Why is Bromine a non-metal?
Metals are elements that tend to lose electrons and non-metals tend to gain electrons. Bromine gains one electron to form the Br- ion. The metallic property of elements decreases going from left to right on the Periodic Table, with non-metals like bromine being on the right. An element's behavior is related to its position on the Periodic Table. Elements naturally fall into groups according to their number of valence or outer electrons. An atom is most stable when it has 8 outer electrons like the noble gases, Group 18. The number of valance electrons for the main group elements, Groups 1, 2 and 13-18, starts at one in Group 1 and increases by one with each group.
The main group elements on the left side of the periodic table have fewer than 4 valence electrons so they are more likely to lose than gain electrons.They lose all of their valence electrons, forming positive ions. This leaves them with 8 electrons in the next level down. These elements are metals and share physical and chemical properties.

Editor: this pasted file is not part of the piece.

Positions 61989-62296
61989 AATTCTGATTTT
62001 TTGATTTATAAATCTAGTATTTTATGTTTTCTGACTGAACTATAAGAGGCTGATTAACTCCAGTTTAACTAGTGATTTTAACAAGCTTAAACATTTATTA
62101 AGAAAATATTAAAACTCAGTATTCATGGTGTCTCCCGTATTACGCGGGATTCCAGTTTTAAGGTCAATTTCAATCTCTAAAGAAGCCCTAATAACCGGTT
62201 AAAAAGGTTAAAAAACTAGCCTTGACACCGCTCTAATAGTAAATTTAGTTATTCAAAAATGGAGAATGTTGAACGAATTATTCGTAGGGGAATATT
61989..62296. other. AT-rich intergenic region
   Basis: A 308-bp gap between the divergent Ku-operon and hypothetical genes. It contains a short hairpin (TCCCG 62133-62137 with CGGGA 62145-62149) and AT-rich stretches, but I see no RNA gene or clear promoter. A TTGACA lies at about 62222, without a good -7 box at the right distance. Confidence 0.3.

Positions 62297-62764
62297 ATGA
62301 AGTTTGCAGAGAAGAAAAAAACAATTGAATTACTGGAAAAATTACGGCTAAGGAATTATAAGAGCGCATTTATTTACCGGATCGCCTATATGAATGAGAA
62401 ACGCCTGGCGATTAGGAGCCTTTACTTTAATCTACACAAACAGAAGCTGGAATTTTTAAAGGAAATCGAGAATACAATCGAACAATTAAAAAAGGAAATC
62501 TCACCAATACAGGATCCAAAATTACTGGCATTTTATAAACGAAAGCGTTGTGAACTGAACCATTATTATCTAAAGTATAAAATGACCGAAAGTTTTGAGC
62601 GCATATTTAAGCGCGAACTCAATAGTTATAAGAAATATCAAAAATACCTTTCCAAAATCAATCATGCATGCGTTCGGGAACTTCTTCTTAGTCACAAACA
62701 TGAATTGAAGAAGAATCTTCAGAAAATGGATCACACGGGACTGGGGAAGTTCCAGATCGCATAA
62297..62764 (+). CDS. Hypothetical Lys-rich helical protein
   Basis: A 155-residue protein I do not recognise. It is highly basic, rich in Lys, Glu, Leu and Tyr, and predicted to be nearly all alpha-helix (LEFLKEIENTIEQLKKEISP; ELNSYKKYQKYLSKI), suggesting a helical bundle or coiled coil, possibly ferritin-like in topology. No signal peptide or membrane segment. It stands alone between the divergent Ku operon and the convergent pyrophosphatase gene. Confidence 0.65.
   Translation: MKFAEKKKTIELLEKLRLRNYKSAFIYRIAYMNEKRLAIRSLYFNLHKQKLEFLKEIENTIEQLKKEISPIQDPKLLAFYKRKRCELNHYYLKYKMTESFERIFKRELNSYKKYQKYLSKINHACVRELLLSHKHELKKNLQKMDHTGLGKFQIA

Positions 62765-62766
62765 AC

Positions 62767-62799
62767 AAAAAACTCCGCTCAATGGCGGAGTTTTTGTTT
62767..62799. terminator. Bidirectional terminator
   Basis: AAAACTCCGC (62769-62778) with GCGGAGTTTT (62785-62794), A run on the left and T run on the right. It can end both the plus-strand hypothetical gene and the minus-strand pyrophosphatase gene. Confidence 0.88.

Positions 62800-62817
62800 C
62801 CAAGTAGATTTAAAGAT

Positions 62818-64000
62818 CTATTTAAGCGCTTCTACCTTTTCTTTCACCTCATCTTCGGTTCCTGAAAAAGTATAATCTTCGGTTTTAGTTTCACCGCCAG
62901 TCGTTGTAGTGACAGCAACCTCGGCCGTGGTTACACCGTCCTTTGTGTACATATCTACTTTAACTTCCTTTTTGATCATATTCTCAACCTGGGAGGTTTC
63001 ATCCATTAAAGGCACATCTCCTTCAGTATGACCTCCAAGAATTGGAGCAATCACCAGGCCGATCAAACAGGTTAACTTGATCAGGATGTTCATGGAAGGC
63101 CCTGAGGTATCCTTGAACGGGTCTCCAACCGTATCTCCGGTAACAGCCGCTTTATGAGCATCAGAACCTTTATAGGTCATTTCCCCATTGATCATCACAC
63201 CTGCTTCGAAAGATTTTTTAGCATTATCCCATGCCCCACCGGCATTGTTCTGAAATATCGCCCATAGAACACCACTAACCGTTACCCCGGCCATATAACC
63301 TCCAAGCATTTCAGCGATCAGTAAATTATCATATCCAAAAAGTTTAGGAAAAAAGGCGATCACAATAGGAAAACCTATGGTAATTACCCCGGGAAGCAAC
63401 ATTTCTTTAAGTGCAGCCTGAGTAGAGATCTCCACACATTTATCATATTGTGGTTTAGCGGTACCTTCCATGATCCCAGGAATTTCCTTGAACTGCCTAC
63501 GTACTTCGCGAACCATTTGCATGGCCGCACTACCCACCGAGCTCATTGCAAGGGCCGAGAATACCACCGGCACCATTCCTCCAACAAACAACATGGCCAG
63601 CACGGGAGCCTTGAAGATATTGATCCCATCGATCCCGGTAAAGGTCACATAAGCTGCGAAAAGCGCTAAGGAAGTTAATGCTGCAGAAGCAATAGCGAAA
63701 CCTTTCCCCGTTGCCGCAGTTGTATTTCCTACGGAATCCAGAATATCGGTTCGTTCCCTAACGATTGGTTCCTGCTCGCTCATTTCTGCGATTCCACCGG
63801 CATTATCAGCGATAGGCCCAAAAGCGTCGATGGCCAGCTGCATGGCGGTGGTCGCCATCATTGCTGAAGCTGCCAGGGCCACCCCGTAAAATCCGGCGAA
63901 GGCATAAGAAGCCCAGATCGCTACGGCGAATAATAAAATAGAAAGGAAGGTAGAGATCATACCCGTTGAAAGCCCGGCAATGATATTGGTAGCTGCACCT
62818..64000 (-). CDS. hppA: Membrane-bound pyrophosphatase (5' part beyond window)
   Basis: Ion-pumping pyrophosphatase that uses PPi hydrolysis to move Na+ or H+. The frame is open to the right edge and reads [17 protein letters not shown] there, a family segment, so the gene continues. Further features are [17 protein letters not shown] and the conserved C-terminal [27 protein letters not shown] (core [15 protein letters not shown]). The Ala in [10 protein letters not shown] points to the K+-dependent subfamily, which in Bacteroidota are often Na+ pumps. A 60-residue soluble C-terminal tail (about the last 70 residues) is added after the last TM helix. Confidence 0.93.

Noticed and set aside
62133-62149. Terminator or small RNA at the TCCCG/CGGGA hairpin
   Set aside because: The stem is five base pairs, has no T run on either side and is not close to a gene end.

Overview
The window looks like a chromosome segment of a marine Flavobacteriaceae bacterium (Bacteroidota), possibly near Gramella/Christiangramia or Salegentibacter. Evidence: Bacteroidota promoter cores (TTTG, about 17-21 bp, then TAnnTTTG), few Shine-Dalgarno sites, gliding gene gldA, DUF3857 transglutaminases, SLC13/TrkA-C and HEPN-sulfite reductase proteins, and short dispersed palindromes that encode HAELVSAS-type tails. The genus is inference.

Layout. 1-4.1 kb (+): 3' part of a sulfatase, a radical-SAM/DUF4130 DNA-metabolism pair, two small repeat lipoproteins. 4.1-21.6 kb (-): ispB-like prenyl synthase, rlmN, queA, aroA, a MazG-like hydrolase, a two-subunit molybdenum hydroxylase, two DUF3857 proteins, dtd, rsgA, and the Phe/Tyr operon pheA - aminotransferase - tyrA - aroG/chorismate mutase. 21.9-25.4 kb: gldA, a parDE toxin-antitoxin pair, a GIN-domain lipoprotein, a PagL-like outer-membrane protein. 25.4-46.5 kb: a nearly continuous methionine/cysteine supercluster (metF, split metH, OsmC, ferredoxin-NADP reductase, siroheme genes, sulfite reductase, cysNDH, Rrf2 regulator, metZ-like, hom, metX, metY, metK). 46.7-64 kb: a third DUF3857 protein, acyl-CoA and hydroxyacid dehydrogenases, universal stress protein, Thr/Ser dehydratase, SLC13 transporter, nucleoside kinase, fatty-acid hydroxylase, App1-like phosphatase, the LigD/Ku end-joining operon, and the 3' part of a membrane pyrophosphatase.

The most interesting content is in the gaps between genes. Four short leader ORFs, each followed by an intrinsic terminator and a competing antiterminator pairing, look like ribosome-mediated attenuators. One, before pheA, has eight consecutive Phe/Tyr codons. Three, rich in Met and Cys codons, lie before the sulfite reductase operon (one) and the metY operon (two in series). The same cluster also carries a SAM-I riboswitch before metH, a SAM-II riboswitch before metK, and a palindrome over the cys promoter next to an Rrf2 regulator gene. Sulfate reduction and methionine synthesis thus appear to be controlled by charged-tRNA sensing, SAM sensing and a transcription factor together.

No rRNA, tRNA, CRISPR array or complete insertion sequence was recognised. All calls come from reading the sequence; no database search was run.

The main group elements on the right side of the periodic table, from Group 15-18, have more than four valence electrons and gain enough electrons to get to eight, forming positive ions. These elements are non-metals.
Bromine is in Group 17, the halogens. All of the elements in this group gain one electron and form similar compounds. They're the most reactive of the non-metals.
The transition elements, groups 3-12, are also metals but are less metallic than those in Groups 1 and 2, which means that they don't lose electrons as easily so they're less reactive.